We expect our research and development expenses to be significant in connection with our planned Phase 3 pivotal program for RVT-101 for the treatment of Alzheimer's disease. In addition, if we obtain regulatory approval for RVT-101, we expect to incur increased sales and marketing expenses. As a result, we expect to continue to incur significant and increasing operating losses and negative cash flows for the foreseeable future. These losses have had and will continue to have an adverse effect on our financial position and working capital.

Our auditors have issued a going concern opinion on our financial statements as of December 31, 2014 and for the period from October 31, 2014 (date of inception) to December 31, 2014, expressing substantial doubt that we can continue as an ongoing business due to insufficient capital for us to fund our operations. Our financial statements do not include any adjustments that may result from the outcome of this uncertainty. If we are unable to successfully complete this offering, we will need to create alternate financing or operational plans to continue as a going concern.

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We are heavily dependent on the success of RVT-101, our only product candidate, which is still under clinical development, and if RVT-101 does not receive regulatory approval or is not successfully commercialized, our business may be harmed.

We currently have no products that are approved for commercial sale and may never be able to develop marketable drug products. We expect that a substantial portion of our efforts and expenditures over the next few years will be devoted to RVT-101. Accordingly, our business currently depends heavily on the successful development, regulatory approval and commercialization of RVT-101. We cannot be certain that RVT-101 will receive regulatory approval or be successfully commercialized even if we receive regulatory approval. The research, testing, manufacturing, labeling, approval, sale, marketing and distribution of drug products are and will remain subject to extensive regulation by the FDA and other regulatory authorities in the United States and other countries that each have differing regulations. We are not permitted to market RVT-101 in the United States until it receives approval of a new drug application, or NDA, from the FDA, or in any foreign countries until it receives the requisite approval from such countries. We have not submitted an NDA to the FDA or comparable applications to other regulatory authorities and do not expect to be in a position to do so for the foreseeable future. Obtaining approval of an NDA is an extensive, lengthy, expensive and inherently uncertain process, and the FDA may delay, limit or deny approval of RVT-101 for many reasons, including:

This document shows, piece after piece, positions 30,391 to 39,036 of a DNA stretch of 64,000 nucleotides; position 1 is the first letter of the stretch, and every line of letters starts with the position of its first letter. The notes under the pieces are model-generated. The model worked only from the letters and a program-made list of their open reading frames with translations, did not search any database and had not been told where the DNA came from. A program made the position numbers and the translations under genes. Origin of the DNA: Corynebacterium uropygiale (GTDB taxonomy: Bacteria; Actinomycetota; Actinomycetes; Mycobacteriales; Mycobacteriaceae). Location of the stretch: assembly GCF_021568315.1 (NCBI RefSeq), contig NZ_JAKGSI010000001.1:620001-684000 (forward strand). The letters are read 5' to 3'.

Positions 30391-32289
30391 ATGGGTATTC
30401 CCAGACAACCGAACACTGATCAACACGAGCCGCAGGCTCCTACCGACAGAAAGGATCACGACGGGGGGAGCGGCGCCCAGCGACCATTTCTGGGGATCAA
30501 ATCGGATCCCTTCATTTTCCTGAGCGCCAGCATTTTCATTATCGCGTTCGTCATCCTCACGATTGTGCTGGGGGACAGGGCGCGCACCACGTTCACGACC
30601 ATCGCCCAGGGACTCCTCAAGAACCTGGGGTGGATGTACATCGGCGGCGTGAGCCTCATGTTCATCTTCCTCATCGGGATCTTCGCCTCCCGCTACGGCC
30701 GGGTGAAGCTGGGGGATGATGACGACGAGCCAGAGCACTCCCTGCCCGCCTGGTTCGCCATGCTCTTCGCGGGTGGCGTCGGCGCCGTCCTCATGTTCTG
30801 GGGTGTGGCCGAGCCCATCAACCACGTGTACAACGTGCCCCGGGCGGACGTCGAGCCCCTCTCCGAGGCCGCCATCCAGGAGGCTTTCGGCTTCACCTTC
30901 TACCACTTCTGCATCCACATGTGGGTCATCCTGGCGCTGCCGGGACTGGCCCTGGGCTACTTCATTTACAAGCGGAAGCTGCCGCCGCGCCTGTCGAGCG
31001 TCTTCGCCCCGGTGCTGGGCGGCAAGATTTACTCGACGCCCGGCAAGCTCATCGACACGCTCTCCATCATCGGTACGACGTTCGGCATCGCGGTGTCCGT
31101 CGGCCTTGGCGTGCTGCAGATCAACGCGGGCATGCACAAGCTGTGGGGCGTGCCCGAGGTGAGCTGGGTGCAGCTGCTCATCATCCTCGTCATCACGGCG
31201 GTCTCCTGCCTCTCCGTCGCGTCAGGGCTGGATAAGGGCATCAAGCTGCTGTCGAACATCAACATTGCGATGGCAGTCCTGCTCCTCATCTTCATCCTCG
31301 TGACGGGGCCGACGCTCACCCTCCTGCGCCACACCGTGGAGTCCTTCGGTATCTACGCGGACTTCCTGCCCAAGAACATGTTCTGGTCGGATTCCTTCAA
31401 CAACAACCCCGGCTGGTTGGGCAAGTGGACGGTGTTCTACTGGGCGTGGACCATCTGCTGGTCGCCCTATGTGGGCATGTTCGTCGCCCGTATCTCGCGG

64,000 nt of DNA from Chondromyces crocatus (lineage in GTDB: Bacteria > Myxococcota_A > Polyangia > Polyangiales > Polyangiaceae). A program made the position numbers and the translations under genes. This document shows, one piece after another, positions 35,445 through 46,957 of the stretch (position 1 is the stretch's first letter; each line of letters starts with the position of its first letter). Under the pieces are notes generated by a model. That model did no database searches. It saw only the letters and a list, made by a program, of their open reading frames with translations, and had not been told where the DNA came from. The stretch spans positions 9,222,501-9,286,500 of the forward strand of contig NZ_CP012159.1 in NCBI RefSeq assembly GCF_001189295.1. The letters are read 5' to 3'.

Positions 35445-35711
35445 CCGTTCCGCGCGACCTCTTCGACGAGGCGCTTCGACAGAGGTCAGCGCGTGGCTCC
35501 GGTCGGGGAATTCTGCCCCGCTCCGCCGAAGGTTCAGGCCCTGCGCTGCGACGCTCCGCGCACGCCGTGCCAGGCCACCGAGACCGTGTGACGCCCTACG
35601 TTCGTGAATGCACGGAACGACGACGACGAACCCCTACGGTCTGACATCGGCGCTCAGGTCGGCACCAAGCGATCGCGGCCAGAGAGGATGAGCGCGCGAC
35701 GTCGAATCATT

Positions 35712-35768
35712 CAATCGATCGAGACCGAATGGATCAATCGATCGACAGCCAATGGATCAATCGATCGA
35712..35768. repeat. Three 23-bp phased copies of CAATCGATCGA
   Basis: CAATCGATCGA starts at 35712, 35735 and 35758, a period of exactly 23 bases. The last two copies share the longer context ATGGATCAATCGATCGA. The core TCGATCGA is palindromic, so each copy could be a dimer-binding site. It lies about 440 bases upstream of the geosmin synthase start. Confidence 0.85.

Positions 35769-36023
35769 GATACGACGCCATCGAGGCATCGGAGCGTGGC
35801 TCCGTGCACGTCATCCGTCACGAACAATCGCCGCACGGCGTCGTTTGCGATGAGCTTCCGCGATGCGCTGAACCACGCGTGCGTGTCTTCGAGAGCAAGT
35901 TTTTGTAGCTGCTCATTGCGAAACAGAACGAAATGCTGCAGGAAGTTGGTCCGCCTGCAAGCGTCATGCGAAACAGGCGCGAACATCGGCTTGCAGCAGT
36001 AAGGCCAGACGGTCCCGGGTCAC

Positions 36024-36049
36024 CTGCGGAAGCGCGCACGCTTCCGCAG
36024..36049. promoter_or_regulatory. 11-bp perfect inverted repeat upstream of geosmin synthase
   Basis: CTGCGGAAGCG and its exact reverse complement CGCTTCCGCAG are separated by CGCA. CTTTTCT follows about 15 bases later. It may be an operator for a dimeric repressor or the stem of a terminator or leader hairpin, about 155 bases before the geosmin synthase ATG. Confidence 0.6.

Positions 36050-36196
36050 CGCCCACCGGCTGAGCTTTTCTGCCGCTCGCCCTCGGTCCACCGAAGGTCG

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    we may not be able to demonstrate that RVT-101 is safe and effective as a treatment for our targeted indications to the satisfaction of the FDA;

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    the FDA may require additional Phase 3 trials of RVT-101 in mild-to-moderate Alzheimer's disease, which would increase our costs and prolong our development;

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    the results of its clinical trials may not meet the level of statistical or clinical significance required by the FDA for marketing approval;

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    the FDA may disagree with the number, design, size, conduct or implementation of our clinical trials;

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    the contract research organizations, or CROs, that we retain to conduct clinical trials may take actions outside of our control that materially adversely impact our clinical trials;

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    the FDA may not find the data from preclinical studies and clinical trials sufficient to demonstrate that the clinical and other benefits of RVT-101 outweigh its safety risks;

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    the FDA may disagree with our interpretation of data from our preclinical studies and clinical trials or may require that we conduct additional studies;